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From Auto Express

Brushed Alcantara and leather bucket seats might look great in the showroom, but it's a well known fact that luxury trim and hide are no match for a young family. It's something that hasn't been lost on Ford, which has just unveiled a budget 1.6-litre edition of the Focus C-MAX.

Based on the maker's latest model and priced from £13,190 for an entry-level Studio, the line-up puts functionality and practicality ahead of soft fur-nishings. Our car was a C-MAX LX, starting from £13,690, and offered us the first opportunity to try out this cost-conscious addition to the range.

The 1.6-litre car maintains the compact MPV's purposeful looks, but does away with expensive luxuries such as an electronic handbrake and tinted windows. Inside, there's a utility feel that's enhanced by the hard plastic trim that covers the dashboard and doors. The ambience might not be the most appealing, but there can be no doubting its wipe-clean practicality.

The 1.6-litre 100bhp 16-valve engine is refined and surprisingly eager. It combines with a five-speed manual gearbox to offer sprightly acceleration and an impressive 49mpg. The free-revving unit is at its best on a fast cruise, but is quite happy to be worked hard as you pull from a junction into swift-moving traffic. Our only real complaint focuses on the gearchange. Although the high-mounted lever is placed neatly in the reach of the driver, the shift itself feels notchy and imprecise. The sharp, slick change of the current Focus 1.6 hatchback is apparently long gone.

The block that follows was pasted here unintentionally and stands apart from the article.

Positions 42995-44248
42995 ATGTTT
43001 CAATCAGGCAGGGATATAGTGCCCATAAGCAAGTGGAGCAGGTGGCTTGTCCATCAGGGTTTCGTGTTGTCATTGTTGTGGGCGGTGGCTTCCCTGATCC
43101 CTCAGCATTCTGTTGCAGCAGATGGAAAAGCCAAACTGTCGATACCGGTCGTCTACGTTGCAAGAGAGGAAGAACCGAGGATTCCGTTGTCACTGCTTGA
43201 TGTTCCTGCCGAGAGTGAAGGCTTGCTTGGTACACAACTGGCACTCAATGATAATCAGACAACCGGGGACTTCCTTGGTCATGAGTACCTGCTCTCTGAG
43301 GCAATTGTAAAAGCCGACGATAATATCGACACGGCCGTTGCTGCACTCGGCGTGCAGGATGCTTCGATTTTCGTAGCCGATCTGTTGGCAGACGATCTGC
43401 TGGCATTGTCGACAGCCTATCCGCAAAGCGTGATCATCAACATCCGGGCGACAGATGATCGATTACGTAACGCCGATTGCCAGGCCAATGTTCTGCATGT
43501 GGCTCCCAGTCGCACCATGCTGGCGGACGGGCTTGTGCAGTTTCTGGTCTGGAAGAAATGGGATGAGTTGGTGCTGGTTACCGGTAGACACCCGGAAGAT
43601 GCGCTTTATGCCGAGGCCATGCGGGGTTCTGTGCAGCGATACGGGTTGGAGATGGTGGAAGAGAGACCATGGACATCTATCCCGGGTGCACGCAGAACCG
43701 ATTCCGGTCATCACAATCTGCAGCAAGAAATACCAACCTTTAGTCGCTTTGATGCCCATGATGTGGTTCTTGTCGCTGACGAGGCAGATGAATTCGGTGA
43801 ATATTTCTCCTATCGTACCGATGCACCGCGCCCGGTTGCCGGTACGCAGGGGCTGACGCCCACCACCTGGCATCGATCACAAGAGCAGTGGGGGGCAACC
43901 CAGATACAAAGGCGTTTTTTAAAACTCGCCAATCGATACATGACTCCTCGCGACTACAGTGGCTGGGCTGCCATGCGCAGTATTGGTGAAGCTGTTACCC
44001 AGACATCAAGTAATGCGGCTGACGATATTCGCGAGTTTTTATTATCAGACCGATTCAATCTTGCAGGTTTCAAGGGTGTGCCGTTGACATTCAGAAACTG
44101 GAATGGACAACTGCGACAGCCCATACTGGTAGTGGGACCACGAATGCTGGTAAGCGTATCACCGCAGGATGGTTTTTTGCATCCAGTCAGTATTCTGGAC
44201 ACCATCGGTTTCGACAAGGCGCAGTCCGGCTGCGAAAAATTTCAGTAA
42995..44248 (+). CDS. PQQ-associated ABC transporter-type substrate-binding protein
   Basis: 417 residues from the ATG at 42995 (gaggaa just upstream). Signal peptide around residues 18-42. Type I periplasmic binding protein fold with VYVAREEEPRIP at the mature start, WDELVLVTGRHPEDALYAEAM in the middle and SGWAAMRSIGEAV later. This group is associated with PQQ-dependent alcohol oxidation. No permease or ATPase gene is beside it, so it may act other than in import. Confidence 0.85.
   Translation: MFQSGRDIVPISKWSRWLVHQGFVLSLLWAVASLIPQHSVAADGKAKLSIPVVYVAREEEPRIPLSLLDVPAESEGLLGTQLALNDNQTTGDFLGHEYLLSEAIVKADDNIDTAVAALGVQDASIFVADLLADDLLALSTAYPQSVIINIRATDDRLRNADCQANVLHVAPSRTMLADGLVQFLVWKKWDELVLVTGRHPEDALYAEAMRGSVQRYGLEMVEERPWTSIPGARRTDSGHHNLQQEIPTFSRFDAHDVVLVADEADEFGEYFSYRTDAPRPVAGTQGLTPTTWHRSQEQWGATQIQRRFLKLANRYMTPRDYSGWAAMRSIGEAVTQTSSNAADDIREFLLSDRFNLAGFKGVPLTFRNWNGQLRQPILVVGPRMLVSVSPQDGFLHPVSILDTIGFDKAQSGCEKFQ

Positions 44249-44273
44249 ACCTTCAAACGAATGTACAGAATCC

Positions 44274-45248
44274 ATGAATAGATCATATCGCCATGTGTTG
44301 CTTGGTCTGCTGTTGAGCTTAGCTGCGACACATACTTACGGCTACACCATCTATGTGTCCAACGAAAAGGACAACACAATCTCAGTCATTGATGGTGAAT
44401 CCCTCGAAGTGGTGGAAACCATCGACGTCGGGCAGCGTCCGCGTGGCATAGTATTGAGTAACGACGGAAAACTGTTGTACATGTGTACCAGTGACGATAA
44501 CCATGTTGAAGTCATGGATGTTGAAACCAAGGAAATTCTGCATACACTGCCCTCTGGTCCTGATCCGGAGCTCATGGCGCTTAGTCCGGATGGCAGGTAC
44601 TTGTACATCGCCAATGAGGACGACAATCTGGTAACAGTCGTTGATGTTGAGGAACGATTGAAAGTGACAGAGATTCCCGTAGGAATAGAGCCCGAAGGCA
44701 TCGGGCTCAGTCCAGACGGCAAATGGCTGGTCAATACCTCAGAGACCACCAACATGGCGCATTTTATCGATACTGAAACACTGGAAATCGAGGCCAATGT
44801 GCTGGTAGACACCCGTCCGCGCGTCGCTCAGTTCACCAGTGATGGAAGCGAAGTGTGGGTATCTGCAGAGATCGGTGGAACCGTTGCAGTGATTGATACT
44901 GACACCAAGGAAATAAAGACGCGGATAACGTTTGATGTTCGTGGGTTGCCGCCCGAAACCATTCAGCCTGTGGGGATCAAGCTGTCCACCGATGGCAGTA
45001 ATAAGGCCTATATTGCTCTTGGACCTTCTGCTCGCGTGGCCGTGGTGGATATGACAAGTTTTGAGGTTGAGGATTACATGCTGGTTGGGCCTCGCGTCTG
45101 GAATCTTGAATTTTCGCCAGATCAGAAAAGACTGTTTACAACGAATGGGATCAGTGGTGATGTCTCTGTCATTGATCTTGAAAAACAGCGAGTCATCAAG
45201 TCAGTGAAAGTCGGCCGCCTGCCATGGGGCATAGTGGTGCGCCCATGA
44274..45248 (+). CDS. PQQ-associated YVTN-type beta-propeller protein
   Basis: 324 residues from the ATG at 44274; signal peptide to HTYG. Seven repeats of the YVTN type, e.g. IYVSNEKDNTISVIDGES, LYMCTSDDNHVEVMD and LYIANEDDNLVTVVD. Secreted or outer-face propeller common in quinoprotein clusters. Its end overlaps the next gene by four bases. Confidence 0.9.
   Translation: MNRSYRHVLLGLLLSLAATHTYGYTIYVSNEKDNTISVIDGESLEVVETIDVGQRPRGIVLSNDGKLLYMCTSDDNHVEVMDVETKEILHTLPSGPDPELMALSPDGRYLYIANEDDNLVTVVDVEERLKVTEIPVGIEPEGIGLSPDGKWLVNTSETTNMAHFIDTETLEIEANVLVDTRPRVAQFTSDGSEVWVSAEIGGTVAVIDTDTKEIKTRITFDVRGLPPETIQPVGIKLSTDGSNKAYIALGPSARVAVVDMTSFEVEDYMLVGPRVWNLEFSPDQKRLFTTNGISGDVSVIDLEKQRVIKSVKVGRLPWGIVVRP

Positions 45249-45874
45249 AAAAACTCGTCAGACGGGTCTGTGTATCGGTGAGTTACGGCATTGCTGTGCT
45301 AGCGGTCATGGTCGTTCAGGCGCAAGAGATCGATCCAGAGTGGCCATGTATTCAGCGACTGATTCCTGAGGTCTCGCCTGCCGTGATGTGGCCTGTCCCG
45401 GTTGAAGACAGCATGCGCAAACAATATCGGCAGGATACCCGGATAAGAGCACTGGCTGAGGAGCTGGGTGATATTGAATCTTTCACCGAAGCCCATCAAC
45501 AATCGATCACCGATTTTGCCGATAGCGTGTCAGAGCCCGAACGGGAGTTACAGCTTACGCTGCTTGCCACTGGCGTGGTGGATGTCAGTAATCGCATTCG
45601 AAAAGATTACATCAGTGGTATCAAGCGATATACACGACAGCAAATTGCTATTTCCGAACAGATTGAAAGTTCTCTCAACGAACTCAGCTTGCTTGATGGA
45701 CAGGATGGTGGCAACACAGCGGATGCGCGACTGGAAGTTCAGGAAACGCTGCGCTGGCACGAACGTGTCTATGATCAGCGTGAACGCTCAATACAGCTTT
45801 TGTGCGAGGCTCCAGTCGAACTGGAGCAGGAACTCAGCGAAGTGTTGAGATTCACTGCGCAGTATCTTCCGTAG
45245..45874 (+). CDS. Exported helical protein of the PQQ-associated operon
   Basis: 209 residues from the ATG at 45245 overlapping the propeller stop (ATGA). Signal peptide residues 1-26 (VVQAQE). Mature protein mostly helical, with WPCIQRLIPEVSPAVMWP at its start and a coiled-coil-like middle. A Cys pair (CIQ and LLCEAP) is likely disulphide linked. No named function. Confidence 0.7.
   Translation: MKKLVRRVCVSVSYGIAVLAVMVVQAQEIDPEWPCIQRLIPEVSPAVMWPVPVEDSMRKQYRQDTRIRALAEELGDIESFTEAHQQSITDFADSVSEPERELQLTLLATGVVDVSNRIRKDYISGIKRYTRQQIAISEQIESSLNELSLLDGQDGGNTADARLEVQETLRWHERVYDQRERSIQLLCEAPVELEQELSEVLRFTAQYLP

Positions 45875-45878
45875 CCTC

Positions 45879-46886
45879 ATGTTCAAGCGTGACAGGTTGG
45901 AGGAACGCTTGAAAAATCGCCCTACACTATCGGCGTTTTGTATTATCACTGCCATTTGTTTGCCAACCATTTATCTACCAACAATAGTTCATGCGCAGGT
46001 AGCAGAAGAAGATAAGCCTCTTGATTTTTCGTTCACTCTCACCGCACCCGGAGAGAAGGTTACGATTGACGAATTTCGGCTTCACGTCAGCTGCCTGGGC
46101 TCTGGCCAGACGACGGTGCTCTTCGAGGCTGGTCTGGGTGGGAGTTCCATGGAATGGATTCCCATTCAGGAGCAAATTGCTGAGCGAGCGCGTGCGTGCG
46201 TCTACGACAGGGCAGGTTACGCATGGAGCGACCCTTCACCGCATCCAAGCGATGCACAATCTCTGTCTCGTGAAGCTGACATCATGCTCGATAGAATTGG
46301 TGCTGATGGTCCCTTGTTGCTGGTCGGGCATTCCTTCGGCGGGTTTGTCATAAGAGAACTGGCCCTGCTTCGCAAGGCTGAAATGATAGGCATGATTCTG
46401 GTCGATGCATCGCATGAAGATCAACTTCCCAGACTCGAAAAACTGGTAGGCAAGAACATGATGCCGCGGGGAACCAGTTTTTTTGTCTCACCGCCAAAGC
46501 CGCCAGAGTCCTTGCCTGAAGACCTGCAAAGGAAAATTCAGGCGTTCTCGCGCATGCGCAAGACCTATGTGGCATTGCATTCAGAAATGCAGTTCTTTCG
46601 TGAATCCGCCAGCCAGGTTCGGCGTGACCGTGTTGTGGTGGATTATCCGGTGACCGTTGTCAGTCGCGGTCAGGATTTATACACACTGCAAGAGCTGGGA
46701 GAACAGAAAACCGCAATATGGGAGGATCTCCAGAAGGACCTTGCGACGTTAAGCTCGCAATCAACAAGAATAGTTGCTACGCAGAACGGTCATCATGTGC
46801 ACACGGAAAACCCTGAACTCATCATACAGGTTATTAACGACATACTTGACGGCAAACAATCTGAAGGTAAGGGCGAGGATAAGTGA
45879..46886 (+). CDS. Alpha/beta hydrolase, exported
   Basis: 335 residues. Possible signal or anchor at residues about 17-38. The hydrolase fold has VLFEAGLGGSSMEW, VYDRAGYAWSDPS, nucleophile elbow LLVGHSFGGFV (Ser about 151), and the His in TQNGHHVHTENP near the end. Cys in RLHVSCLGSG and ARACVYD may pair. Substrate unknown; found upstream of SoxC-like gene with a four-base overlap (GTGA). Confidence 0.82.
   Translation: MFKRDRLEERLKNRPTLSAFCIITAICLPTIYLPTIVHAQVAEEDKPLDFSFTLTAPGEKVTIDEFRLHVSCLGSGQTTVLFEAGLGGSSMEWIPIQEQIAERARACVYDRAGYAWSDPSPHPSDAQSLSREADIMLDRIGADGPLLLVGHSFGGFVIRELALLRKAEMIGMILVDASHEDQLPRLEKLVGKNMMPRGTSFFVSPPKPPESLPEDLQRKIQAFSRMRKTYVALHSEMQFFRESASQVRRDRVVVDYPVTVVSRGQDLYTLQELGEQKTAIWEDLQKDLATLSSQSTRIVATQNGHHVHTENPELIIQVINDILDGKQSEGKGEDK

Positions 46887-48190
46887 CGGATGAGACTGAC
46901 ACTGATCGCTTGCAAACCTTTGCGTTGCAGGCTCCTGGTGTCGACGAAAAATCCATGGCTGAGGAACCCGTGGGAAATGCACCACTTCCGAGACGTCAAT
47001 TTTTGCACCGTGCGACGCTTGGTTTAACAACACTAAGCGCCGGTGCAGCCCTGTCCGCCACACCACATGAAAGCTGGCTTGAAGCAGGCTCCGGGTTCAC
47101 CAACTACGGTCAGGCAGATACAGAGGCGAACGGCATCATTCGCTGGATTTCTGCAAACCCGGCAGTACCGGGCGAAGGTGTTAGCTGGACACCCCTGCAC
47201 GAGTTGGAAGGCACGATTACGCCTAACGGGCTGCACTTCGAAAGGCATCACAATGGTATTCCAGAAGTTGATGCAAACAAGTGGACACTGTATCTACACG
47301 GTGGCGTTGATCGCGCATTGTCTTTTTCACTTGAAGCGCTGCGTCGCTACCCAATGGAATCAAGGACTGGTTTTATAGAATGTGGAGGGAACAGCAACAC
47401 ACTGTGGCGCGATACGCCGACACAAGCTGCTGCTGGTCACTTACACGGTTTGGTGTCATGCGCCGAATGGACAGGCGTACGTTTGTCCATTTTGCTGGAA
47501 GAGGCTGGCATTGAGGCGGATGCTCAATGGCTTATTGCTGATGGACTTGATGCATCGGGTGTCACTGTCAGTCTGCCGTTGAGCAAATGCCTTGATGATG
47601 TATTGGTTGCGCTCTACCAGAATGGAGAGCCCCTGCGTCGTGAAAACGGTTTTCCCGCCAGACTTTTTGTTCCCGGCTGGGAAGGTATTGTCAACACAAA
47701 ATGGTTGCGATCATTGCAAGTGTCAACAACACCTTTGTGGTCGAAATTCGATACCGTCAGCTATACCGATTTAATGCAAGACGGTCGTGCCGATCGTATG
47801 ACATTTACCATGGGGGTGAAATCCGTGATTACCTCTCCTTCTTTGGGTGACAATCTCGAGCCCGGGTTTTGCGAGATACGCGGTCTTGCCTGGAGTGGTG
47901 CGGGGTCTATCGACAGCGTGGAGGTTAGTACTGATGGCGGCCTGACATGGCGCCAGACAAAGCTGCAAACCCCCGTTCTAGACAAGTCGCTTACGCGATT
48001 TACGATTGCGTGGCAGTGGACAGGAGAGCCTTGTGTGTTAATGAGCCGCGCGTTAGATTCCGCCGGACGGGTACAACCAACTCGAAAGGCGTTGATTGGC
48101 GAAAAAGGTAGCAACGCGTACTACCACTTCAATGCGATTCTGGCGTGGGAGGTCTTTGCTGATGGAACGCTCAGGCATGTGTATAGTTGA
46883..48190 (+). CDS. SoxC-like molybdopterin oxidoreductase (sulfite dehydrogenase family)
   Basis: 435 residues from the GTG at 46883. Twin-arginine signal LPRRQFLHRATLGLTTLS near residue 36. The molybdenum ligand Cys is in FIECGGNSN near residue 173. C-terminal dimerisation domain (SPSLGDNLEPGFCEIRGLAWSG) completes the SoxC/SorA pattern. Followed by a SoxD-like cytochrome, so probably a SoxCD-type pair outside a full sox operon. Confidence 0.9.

True to form, though, the steering is accurate and well weighted, and while the black plastic wheel on our car was a little basic, it does have a solid feel. Meanwhile, the supple suspension provides a comfortable ride, allowing the body to roll gently through corners without sacrificing all body control.

The anti-lock brakes offer plenty of stopping power, but we would like more progression and feel from the all-disc set-up to make driving in stop-start town traffic a little more comfortable.

However, it's not only the C-MAX's suspension and engine combination that impresses. The versatile interior, tumble-forward rear seats and spacious boot also add to the appeal.

While this particular edition of the C-MAX may not be the most luxurious on offer, it is every inch as practical as more expensive 2.0-litre engined cars. It's also equally driveable, and is powered by an efficient engine that's more than up to the job of propelling the car assuredly along Britain's motorways.

Dan Strong
 
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